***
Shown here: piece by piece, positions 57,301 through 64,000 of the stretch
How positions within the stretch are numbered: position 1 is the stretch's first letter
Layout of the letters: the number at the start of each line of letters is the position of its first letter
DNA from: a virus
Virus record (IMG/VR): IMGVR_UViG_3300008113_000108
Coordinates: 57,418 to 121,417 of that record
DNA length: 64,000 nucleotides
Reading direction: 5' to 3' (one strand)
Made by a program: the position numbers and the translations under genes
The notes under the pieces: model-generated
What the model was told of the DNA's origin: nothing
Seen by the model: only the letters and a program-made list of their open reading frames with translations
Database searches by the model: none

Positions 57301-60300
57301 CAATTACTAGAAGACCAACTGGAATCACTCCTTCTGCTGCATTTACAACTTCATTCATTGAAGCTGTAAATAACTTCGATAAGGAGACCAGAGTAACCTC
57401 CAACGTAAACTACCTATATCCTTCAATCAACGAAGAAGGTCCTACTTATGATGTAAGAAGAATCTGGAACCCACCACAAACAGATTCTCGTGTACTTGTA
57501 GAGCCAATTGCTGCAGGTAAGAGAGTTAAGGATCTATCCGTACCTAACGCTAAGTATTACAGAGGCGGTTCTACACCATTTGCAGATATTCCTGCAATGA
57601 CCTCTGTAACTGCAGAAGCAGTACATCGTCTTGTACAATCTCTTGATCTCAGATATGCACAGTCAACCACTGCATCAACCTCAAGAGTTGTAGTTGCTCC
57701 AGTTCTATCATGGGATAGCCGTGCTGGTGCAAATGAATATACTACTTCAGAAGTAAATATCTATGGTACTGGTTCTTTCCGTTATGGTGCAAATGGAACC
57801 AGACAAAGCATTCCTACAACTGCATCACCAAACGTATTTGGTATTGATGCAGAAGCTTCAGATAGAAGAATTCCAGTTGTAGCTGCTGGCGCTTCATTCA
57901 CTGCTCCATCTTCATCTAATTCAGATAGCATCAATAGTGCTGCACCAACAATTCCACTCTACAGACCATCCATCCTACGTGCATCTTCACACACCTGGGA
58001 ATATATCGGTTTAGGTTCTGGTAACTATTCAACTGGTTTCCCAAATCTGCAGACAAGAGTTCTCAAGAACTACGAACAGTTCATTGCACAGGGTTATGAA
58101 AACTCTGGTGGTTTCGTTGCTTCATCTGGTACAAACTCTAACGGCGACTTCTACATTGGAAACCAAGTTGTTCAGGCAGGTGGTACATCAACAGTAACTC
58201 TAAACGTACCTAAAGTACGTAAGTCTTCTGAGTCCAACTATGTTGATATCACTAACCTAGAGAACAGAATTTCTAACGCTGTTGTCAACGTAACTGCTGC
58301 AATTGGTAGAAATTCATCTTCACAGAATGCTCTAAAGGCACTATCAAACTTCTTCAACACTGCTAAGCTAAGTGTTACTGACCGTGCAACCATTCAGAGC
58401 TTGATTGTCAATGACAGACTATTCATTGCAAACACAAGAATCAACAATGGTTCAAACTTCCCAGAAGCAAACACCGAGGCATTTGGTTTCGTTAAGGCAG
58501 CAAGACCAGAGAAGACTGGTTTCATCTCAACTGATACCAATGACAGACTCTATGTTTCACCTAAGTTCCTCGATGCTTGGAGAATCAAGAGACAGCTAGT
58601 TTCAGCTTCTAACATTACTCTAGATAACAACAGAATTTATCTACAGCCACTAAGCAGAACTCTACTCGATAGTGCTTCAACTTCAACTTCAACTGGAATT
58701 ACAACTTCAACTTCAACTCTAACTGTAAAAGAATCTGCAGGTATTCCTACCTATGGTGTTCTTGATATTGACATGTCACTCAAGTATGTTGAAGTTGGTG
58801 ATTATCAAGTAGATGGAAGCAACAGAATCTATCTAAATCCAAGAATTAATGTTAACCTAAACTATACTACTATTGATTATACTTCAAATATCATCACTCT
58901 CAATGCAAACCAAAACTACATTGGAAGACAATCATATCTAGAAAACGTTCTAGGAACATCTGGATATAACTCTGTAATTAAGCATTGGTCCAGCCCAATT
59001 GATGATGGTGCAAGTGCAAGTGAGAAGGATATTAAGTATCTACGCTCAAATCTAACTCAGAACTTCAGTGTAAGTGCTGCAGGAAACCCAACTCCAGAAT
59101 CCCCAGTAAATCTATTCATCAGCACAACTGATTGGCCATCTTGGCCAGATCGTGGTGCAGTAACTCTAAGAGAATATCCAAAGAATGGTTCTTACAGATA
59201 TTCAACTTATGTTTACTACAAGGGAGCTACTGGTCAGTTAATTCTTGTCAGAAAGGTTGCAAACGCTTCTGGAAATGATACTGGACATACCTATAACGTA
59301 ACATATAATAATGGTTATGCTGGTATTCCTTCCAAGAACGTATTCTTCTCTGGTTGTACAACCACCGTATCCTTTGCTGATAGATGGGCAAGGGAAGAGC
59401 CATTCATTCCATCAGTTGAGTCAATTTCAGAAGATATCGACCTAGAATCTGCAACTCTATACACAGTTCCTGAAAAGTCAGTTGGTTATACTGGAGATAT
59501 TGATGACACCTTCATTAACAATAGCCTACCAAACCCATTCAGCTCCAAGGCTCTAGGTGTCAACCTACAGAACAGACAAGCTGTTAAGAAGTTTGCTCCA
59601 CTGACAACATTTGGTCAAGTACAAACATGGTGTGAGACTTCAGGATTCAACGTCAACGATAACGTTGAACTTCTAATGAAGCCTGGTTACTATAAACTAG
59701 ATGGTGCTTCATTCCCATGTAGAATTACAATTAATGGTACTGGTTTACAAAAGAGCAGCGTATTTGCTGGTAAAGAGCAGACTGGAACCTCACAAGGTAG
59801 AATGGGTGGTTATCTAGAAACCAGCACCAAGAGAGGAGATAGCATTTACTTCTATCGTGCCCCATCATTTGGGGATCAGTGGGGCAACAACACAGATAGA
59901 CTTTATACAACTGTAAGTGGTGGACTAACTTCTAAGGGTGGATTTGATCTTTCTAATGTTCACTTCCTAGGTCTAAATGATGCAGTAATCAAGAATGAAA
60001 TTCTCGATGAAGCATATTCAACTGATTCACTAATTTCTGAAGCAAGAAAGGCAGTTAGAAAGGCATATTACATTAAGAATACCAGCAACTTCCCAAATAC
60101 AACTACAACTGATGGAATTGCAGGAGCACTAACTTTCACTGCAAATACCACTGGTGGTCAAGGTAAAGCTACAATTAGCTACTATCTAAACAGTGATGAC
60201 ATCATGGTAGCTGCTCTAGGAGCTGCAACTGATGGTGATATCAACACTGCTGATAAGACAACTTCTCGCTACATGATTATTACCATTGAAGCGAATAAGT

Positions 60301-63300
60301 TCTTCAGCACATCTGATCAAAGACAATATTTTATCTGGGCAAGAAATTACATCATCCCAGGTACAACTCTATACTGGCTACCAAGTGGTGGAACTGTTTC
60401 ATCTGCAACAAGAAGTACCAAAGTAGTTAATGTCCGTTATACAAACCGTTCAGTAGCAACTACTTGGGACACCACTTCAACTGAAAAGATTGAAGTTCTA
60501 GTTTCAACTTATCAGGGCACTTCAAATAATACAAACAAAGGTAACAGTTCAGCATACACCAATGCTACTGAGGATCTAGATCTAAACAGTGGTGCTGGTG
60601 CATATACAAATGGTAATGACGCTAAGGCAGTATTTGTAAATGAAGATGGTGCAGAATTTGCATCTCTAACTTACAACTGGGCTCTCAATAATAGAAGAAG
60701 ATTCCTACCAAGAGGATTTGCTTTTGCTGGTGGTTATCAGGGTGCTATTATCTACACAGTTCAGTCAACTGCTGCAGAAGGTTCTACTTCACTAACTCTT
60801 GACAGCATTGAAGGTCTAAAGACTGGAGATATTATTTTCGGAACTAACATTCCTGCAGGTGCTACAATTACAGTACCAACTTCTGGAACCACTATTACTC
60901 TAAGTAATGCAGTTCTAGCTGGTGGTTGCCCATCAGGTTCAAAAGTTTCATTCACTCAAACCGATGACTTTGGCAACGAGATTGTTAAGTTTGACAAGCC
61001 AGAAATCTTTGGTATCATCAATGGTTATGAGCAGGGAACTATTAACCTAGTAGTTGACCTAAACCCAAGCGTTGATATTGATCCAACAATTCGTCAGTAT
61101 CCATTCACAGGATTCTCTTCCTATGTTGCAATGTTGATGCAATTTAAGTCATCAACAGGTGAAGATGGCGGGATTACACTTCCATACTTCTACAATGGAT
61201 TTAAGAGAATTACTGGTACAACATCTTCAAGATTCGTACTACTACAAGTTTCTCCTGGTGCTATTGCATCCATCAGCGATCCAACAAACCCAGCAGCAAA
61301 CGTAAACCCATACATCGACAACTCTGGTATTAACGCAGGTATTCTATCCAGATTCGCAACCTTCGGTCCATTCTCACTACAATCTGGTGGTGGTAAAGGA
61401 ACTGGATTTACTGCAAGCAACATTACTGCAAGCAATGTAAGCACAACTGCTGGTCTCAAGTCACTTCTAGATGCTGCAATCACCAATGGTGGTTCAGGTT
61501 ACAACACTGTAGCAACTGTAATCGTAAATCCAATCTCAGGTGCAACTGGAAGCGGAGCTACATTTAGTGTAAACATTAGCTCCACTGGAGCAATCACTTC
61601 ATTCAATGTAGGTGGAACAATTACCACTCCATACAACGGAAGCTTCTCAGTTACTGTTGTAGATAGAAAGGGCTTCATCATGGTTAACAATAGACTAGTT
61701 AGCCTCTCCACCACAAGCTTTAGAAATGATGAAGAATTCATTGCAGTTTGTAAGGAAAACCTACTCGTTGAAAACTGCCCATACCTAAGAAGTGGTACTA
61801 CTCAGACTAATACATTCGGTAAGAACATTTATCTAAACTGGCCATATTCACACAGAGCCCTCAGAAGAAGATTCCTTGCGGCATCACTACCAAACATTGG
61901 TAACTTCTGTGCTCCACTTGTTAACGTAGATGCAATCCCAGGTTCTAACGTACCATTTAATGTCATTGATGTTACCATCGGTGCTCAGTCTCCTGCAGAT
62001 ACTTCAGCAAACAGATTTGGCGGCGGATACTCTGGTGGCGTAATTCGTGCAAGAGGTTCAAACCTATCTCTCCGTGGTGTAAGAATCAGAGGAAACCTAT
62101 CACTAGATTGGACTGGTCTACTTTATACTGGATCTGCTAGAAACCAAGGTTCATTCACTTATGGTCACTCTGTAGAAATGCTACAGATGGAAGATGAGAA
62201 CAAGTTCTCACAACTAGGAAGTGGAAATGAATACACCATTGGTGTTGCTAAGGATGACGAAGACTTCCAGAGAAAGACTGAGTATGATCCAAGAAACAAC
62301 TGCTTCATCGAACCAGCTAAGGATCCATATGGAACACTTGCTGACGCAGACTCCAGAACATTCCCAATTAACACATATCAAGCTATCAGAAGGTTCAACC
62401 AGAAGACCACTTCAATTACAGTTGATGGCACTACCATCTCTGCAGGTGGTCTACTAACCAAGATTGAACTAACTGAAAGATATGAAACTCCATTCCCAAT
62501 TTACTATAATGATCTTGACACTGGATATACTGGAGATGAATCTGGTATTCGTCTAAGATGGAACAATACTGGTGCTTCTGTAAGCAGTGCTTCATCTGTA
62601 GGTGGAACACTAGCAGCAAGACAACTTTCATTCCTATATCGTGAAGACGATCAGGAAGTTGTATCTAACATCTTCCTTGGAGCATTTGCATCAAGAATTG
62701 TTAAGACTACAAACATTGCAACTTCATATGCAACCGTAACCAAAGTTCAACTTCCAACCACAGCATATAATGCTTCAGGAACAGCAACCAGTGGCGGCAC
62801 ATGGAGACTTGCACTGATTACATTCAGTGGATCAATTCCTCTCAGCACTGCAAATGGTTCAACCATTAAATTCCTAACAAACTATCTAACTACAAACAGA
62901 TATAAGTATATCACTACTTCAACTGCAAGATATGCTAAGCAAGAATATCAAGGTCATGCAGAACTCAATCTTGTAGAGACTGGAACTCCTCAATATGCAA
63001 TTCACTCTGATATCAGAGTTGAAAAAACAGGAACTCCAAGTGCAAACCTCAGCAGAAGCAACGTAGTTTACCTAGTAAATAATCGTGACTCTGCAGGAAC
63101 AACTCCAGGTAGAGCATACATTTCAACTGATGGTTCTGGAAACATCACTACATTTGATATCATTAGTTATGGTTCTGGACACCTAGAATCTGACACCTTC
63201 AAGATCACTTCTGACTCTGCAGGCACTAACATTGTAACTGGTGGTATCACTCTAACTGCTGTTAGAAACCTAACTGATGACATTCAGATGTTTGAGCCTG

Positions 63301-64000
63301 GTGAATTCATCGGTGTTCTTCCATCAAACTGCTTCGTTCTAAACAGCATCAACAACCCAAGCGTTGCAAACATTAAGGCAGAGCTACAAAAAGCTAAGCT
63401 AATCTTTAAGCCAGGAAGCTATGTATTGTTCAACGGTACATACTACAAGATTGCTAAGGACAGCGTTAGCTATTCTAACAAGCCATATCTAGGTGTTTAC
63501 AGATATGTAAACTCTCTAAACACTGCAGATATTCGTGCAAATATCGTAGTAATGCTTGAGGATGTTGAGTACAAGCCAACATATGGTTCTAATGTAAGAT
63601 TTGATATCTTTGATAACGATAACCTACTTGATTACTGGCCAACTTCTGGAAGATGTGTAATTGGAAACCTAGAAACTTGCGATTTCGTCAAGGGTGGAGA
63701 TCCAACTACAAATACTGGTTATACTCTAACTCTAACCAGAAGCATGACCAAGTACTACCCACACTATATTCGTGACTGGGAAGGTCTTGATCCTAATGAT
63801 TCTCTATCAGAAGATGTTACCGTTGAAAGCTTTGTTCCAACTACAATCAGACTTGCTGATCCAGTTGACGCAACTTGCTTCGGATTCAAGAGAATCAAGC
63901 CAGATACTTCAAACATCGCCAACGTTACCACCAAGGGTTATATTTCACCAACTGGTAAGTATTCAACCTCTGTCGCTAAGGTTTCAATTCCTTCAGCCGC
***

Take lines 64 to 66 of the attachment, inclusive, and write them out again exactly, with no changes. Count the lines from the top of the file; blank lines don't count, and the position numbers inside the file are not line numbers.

62101 CACTAGATTGGACTGGTCTACTTTATACTGGATCTGCTAGAAACCAAGGTTCATTCACTTATGGTCACTCTGTAGAAATGCTACAGATGGAAGATGAGAA
62201 CAAGTTCTCACAACTAGGAAGTGGAAATGAATACACCATTGGTGTTGCTAAGGATGACGAAGACTTCCAGAGAAAGACTGAGTATGATCCAAGAAACAAC
62301 TGCTTCATCGAACCAGCTAAGGATCCATATGGAACACTTGCTGACGCAGACTCCAGAACATTCCCAATTAACACATATCAAGCTATCAGAAGGTTCAACC